Saris have been the attire of choice of both Hindu and Muslim Bengali women for centuries. and still reigns supreme for their ability to bring out the best of Bengali woman. In a country where jamdani and silk is only for the rich, hand woven saris are the choice apparel for those on a budget. This method was in use during British rule and was considered a threat to the British cloth industry. For both the weavers and the common people this type of sari became their preferred material. Taat or handloom materials have a rather heavy texture. These came in solid colours or in simple designs known as Dhakai Biti and Pabna Biti. Check and stripes were the prevalent patterns in a market until they became crowded with cheaper mass-produced Indian and Pakistani brands.

Jasim Uddin — The Field of the Embroidered Quilt goes:
I am sorry I cannot hide my tears from you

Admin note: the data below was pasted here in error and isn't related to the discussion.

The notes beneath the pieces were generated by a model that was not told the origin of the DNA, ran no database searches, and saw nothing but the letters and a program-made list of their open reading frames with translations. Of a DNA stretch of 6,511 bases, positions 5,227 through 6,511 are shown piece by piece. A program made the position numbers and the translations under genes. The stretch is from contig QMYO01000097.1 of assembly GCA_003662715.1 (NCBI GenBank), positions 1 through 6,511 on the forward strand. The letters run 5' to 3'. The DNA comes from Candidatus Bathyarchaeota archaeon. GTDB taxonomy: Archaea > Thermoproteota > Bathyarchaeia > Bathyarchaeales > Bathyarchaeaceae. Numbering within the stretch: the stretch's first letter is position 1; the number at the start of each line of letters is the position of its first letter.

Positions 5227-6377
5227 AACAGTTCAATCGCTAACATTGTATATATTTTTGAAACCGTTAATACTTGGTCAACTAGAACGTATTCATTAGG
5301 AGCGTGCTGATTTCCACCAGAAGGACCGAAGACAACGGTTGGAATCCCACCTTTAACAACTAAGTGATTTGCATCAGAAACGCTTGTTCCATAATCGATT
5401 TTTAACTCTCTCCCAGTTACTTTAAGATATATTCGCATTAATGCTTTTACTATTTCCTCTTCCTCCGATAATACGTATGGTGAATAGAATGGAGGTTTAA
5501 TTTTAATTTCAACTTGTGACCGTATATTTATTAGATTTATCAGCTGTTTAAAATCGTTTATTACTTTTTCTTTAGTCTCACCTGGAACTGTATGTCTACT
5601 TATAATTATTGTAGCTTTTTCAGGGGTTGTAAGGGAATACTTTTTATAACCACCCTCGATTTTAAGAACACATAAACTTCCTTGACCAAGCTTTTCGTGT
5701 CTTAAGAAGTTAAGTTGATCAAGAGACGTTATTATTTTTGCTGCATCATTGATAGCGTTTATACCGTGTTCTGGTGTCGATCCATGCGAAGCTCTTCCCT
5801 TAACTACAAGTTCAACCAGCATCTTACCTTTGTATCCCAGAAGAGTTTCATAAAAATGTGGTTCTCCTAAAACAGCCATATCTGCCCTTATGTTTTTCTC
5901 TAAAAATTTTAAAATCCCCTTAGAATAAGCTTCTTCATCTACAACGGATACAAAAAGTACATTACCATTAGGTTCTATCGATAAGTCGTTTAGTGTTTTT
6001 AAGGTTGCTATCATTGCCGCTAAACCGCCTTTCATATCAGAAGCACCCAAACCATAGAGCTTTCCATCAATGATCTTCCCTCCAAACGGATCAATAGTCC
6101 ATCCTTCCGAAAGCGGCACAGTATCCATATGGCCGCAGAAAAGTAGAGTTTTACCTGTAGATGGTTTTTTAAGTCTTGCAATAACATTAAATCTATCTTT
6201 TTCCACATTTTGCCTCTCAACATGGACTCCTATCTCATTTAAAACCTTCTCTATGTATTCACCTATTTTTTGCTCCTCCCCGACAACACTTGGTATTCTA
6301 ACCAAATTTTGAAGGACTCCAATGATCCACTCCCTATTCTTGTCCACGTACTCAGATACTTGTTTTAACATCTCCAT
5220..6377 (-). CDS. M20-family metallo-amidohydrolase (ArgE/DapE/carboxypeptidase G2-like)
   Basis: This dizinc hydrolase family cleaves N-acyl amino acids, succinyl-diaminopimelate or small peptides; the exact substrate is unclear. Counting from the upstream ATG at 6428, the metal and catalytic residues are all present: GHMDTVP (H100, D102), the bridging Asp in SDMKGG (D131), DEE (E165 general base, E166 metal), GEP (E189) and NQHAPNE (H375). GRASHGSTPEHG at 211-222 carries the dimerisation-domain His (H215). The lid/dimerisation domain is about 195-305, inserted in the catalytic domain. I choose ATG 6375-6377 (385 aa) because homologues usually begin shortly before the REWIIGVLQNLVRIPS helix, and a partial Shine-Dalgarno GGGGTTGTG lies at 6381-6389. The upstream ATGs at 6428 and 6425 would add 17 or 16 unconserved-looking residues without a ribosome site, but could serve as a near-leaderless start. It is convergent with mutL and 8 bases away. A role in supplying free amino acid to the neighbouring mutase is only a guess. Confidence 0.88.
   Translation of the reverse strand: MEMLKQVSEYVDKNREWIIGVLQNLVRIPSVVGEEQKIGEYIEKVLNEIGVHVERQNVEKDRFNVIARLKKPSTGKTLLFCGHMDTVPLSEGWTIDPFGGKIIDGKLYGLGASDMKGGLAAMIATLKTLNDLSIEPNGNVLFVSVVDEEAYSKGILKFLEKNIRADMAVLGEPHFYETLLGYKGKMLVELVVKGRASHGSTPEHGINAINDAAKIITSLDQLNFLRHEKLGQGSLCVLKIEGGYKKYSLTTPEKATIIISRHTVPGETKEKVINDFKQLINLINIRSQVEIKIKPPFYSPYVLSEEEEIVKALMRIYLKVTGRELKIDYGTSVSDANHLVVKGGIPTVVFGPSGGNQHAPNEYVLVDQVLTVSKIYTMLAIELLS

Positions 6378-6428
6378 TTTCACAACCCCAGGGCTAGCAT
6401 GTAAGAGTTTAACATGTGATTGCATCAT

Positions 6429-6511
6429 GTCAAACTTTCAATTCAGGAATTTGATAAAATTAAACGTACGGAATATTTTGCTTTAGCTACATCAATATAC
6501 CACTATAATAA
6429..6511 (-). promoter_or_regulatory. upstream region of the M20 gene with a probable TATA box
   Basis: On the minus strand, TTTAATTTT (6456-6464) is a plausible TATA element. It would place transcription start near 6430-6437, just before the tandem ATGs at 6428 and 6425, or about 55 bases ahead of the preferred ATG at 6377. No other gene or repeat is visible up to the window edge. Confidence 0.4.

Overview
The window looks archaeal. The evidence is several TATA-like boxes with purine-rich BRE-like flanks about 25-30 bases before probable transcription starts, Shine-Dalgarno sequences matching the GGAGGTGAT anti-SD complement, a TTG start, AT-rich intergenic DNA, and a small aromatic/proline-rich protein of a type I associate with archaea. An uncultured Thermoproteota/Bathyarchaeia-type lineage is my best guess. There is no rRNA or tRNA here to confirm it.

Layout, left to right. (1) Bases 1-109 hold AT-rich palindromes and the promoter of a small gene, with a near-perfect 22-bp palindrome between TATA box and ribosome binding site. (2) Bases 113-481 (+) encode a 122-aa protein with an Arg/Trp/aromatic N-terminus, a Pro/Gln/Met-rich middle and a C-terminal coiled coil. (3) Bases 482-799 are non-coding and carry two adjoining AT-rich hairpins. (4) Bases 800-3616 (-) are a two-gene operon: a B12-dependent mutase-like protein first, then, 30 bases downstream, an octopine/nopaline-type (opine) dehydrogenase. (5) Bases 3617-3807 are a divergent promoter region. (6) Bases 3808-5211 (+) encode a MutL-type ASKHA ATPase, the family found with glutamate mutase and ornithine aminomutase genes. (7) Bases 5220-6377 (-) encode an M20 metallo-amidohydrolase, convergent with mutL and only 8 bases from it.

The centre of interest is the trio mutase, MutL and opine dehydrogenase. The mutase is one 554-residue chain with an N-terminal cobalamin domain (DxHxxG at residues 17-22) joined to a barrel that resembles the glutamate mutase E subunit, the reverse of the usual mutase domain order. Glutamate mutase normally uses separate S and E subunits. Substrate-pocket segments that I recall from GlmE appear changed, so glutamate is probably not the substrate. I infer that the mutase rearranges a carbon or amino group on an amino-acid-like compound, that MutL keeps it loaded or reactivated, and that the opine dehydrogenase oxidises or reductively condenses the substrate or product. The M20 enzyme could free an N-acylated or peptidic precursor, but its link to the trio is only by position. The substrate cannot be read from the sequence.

If you remember me, put on your beautiful sari
and mascara on your eyes, braid your hair properly.

Nestling in rural Bengal, amidst lush green paddy fields, punctuated by picturesque pukurs (ponds) are entire weaver villages engaged in creating saris. Weaver families from West Bengal that migrated to Bangladesh in the 1950s have helped keep alive a priceless heritage of highly stylized weaving techniques honed over generations. The handloom industry in the eastern region has had its share of bumpy rides, but Bengal handlooms have survived the ups and downs to become a household name among connoisseurs of textiles.

There are at least six varieties of Bengal handlooms, each deriving its name from the village in which it originated, and each with its own distinctive style. The undisputed queen of the range, however, is the fabled Jamdani, which in all its myriad local avtars continues to retain its original grandeur and sophistication. The original version is referred to as Daccai jamdani, although it is now produced in Navdeep and Dhattigram, in West Bengal.

Daccai Jamdani